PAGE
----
[antlr-interest] antlr-interest Digest, Vol 42, Issue 37
jeffsaremi at yahoo.com
Mon May 19 18:05:57 PDT 2008
you just poured cold water over me man. If only i knew earlier.
Lemme know where you are.
THis is what I have done:
- Bitset, Lexer, Parser, base recognizer, all streams, dfa, exceptions, and tokens
- the stg is done but i need to rework it in the light of the corrections to the above
- unit test is done for most with the exception of rewritestream which is giving me griefs
- have not touched the tree yet
- i obviously don't have an end to end yet but once i get through the unittests, that should be no problem.
i have tried to stick with the original java logic to the degree i could. therefore the code is probably not efficient to run ina browser.
I haven't had the time to test anything against IE either. But i don't really have any browser-dependent code.
Since i've been checking Mozilla for refernce there could be some calls I could adjust for IE.
I have not used any libraries either. Its all pure handcoded JS with the exception of a "Class" constructor for simple inheritence.
THat's taken from John Resig's blog.
I have no problem at all dropping this right now. I'm sure preparing examples and documentation is something i could help you with.
Or i might as well just keep going to get some sense of closure for myself.
pls use my email to let me know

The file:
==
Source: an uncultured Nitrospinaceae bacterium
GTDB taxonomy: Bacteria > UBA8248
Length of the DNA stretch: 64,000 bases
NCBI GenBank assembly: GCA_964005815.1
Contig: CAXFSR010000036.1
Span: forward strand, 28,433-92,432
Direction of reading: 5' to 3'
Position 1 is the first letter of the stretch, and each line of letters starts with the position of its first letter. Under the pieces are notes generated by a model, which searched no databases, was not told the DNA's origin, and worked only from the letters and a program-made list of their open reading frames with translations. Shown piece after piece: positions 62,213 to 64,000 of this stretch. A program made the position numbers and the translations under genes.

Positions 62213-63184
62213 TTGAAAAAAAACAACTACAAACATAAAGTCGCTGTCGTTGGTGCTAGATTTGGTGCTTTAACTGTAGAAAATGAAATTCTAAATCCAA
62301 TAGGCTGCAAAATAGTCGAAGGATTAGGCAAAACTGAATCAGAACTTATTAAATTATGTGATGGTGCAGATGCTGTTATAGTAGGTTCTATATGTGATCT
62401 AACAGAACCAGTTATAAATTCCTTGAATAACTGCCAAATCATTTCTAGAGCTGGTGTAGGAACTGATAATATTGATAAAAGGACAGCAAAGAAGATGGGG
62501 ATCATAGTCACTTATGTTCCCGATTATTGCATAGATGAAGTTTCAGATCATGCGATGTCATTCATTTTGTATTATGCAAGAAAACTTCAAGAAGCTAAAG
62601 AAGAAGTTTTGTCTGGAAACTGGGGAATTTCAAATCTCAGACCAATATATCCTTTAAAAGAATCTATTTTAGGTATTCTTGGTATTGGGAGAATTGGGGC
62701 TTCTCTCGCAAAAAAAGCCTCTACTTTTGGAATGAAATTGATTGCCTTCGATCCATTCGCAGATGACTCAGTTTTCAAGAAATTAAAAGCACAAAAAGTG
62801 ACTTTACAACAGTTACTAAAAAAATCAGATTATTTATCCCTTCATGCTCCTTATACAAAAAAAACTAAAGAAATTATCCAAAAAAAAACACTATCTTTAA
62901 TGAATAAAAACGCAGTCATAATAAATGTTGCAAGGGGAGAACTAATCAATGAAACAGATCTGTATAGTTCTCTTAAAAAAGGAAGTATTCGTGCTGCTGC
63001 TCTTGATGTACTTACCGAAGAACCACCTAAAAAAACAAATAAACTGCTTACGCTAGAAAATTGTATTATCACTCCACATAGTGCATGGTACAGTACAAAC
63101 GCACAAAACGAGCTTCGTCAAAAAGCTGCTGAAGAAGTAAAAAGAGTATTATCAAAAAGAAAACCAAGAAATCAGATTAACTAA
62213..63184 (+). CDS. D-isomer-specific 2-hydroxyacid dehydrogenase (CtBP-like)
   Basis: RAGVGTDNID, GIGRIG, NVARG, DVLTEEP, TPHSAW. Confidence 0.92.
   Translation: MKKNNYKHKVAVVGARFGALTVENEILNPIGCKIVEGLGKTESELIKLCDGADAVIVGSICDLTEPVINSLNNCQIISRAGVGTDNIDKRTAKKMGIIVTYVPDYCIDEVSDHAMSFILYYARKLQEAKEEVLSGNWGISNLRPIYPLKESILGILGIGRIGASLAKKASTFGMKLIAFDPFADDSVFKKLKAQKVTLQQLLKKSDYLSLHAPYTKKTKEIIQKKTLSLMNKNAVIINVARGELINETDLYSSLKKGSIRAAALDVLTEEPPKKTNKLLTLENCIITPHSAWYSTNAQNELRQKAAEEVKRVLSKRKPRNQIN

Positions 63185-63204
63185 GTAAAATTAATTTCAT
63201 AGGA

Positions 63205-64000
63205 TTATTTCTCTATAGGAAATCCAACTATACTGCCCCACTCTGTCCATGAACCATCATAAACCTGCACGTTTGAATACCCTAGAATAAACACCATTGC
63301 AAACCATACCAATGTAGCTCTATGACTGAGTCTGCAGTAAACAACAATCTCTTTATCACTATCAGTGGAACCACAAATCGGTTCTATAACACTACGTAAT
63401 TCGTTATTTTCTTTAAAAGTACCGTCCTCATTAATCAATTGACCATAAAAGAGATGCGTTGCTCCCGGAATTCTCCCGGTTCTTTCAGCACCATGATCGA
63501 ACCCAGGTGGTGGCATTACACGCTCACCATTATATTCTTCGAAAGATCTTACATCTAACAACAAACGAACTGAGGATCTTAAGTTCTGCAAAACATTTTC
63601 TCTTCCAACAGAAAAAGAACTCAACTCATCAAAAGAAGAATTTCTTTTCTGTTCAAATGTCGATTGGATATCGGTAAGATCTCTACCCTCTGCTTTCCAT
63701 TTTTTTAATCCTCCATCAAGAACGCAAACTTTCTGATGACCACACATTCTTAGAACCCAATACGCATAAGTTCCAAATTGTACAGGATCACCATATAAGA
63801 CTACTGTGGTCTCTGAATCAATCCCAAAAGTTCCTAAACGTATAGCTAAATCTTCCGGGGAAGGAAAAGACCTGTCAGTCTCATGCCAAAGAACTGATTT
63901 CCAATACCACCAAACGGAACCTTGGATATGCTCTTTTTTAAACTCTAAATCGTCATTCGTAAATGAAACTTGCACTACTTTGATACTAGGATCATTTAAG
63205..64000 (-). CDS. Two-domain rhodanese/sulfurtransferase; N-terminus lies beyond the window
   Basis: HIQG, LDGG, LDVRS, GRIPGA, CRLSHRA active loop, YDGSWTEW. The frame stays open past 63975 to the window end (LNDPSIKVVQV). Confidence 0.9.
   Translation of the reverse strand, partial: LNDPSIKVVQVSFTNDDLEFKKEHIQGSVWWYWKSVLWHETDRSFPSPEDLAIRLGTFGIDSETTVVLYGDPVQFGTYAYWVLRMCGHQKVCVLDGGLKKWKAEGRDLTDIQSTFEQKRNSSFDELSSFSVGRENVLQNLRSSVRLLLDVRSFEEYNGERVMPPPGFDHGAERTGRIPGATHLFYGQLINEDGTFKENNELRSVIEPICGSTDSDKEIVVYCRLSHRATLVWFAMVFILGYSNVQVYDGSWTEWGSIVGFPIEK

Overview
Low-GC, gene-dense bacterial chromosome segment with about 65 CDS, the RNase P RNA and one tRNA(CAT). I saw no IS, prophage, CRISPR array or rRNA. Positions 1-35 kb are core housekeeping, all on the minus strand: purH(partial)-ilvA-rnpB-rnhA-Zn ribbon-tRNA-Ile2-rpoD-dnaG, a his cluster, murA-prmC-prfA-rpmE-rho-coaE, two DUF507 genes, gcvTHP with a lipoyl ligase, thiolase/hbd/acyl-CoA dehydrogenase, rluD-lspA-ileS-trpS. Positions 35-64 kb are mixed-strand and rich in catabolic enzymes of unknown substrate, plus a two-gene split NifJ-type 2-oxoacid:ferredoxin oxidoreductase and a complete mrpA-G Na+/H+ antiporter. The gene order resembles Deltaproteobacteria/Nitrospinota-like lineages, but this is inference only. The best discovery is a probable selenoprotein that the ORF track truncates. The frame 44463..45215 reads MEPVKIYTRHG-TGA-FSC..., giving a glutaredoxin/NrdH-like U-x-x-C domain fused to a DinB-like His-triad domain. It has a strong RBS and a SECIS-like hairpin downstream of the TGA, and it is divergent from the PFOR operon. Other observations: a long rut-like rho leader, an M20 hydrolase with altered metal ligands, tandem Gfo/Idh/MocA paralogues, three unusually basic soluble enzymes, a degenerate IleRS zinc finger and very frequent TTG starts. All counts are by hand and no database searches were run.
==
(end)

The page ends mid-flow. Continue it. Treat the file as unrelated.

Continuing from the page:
----- Original Message ----
From: Joey Hurst <jhurstus at gmail.com>
To: antlr-interest at antlr.org; jeffsaremi at yahoo.com; pink at odahoda.de
Sent: Monday, May 19, 2008 8:37:54 PM
Subject: Re: antlr-interest Digest, Vol 42, Issue 37
Ben is probably correct here. All ES3 numbers are actually floating point, which means that the interpreter has to cast the number to a 32 bit int and then back to a floating point to do any bitwise arithmetic.
Date: Mon, 19 May 2008 20:55:32 +0200
From: "Benjamin Niemann" <pink at odahoda.de>
Subject: Re: [antlr-interest] BitSets and 64bit Longs
To: "Jeff Saremi" <jeffsaremi at yahoo.com>
Cc: antlr-interest at antlr.org
<543531490805191155y1f235499q48b485ab3855a2fe at mail.gmail.com>
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the BitSet class is just an internal implementation detail of the Java
runtime - probably because Java has poor or slow support for real
For Python I use the set() class to store token types. Use whatever is
most appropriate in JS to manage sets and supports the basic set
operations required by ANTLR. My guess is (but that's a pure guess)
that in such a high level language as JS the overhead of fiddling with
bits is bigger than the use of a less memory efficient, but more
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